Progression of autoimmune diabetes: slowly progressive insulin-dependent diabetes mellitus or latent autoimmune diabetes of adult

Ann N Y Acad Sci. 2006 Oct;1079:81-9. doi: 10.1196/annals.1375.011.

Abstract

Autoimmune diabetes is due to destruction of insulin-secreting beta islet cells by an immune-mediated process, which is induced and promoted by the interaction of genetic and environmental factors. This form of diabetes is one of a group of autoimmune diseases that affect about 10% of the population in the developed world. The detection of diabetes-associated autoantibodies, including glutamic acid decarboxylase antibodies (GADA), islet cell antibodies (ICA), and insulinoma-associated (IA-2) autoantibodies is widely held to reflect an underlying autoimmune pathology but the clinical features associated with the presence of these diabetes-associated autoantibodies is highly variable ranging from lack of symptoms with normal glucose tolerance to catastrophic and potentially fatal diabetic ketoacidosis. It is the purpose of this article to establish the range of metabolic features associated with diabetes-associated autoimmune changes and discuss how this metabolic spectrum itself reflects a spectrum of immune and clinical changes that cast light on the nature of autoimmune diabetes.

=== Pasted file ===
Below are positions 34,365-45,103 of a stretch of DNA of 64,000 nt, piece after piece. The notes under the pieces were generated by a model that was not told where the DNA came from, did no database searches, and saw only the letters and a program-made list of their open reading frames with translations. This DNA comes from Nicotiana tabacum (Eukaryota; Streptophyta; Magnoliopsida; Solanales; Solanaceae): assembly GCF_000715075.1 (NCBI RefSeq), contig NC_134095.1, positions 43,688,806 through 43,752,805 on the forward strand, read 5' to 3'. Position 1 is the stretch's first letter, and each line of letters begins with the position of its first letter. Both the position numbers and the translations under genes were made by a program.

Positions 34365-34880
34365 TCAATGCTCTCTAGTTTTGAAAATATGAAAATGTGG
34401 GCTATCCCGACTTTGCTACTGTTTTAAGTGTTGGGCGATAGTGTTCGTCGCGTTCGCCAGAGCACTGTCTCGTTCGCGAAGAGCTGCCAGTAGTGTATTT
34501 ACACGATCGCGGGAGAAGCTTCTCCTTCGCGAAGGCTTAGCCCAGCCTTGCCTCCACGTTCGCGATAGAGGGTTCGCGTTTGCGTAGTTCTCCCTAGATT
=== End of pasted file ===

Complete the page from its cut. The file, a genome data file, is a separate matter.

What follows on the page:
Publication types

  • Review

MeSH terms

  • Adult
  • Autoantibodies / immunology
  • Autoimmune Diseases / genetics*
  • Autoimmune Diseases / immunology*
  • Autoimmune Diseases / pathology
  • Diabetes Mellitus, Type 1 / genetics*
  • Diabetes Mellitus, Type 1 / immunology*
  • Diabetes Mellitus, Type 1 / pathology
  • Disease Progression
  • Glutamate Decarboxylase / immunology
  • Humans
  • Insulin Antibodies / immunology
  • Insulin Resistance / immunology
  • Islets of Langerhans / immunology
  • Metabolic Syndrome / immunology

Substances

  • Autoantibodies
  • Insulin Antibodies
  • Glutamate Decarboxylase